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Should you fund a start-up with a credit card?

Blair

Blair Thomas, co-founder of eMerchantBroker.com, weighs up the pros and cons

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February 16, 2014 9:41 by



When it comes to financing a start-up, most find themselves stuck between the proverbial rock and a hard place. While some start-ups are lucky and attract angel investors or have access to money from friends and families, the vast majority of people are on their own, at least at first. That is why it is so tempting to use credit cards to jump-start a business. Entrepreneurs, both new and seasoned, who have maxed out their cards, warn that, while it may be necessary, it can also be disastrous if you are not careful.

Besides providing the needed cash flow to young businesses, credit cards can also improve credit scores for owners and businesses alike, as long as payments are made on time. There are also special rewards, such as air miles, discounted gas or even cashbacks to tempt customers. These funds are also easier to come by, which can help in a pinch. Many credit cards take only seconds for online approval, which, to many, is better than having to wait for a bank to return your call on your loan approval. Embracing business credit cards for daily expenses can also aid in record keeping by helping owners separate personal and official finances, track employee spending, reduce time for balancing cheque books and produce financial reports.

However, credit cards’ interest rates are much higher than traditional loans, which make them a pricey form of debt that will drag a business down during tough times. In addition, sometimes these rates can increase if payments are not made on time. So, it is no wonder that the Ewing Marion Kauffman Foundation has found that, for every $1,000 in credit card debt that a small business takes on, its chances of long-term survival fall by more than two per cent. The majority of businesses have start-up and operating costs that can lead to tens of thousands of dollars.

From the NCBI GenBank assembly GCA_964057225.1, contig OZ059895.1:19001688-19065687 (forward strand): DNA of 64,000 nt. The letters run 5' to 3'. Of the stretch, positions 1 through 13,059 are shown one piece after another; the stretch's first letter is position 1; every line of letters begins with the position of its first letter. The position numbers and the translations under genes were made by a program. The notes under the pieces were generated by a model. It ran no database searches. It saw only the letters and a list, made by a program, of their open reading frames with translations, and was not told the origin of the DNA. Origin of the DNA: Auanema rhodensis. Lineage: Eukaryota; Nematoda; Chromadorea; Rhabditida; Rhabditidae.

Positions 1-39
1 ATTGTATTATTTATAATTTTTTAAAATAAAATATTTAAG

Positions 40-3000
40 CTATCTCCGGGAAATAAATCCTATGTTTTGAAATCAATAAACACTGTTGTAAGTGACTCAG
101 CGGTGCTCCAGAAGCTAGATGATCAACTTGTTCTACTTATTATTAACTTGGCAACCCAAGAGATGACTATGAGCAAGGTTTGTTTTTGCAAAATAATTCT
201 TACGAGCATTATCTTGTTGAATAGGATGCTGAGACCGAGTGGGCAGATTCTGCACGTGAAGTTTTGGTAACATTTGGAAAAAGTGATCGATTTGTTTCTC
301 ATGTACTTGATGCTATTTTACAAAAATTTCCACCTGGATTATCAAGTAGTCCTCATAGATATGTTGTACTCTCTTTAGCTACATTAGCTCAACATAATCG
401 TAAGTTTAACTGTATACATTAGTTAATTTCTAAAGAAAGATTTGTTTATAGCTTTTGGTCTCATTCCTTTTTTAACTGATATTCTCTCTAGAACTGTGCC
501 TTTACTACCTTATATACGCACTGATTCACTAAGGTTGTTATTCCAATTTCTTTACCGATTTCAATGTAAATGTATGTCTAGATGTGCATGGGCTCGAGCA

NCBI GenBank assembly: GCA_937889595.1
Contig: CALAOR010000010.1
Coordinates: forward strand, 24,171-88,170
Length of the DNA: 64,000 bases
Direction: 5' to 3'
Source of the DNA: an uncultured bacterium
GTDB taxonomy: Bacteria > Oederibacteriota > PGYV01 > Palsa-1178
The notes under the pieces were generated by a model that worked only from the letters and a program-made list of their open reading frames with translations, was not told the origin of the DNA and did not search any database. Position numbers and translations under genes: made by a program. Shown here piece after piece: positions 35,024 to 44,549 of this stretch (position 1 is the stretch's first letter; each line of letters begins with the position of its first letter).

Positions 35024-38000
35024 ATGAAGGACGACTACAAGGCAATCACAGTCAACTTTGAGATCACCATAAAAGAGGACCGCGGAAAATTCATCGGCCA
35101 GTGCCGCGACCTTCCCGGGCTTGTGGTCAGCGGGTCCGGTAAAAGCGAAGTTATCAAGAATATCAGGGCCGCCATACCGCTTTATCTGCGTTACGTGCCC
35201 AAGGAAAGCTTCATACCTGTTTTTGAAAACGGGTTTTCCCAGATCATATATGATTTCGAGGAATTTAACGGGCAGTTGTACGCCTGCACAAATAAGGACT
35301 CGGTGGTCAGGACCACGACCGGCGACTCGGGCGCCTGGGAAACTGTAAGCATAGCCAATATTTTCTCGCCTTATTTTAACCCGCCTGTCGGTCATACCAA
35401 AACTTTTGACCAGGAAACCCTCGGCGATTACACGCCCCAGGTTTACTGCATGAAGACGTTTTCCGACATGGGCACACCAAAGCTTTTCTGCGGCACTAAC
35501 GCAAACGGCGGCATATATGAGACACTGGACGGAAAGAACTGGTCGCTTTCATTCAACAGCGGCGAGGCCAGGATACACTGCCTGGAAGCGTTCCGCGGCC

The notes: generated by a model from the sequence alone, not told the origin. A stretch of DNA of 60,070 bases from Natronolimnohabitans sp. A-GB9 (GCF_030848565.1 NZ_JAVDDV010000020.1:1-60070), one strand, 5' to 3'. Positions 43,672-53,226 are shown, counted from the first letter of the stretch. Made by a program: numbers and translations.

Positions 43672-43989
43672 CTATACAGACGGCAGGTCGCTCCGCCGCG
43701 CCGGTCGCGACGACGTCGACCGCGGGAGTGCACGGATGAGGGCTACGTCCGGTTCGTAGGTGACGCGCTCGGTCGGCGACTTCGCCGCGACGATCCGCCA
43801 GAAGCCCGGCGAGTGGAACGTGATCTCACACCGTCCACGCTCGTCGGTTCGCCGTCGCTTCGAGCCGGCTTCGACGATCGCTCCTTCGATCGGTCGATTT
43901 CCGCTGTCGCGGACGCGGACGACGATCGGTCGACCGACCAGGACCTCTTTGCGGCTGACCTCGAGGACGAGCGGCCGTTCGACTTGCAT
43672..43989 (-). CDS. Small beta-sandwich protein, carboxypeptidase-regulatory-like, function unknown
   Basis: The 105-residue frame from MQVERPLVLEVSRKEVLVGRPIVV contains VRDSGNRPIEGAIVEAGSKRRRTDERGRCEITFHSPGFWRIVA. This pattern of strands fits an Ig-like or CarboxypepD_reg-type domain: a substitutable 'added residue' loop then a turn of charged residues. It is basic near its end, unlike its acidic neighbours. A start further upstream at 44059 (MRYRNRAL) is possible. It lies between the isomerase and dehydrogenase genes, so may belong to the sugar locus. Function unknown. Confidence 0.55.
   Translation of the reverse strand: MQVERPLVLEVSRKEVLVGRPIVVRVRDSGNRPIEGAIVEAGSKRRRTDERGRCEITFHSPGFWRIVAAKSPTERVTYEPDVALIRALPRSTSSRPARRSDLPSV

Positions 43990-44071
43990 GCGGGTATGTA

For a young company, it is crucial to tap into personal funds from family members, friends and other investors to avoid racking up too much credit card debt. Such high-interest liabilities will swallow up a young company’s revenues. If you’re late on payments, you can damage your credit score, thus hurting your ability to take out loans as the business grows. A late payment on a small business’ credit card also gets reported to a business credit bureau. However, for many entrepreneurs, a credit card may be the only way to go. It is quicker to obtain money than a bank loan and various rewards offered can often be beneficial.

There is no clean-cut answer to how one should fund his/her business. It is simply up to the owner to weigh up the pros and cons of using credit cards and loans to see which option is the best for them and their company.



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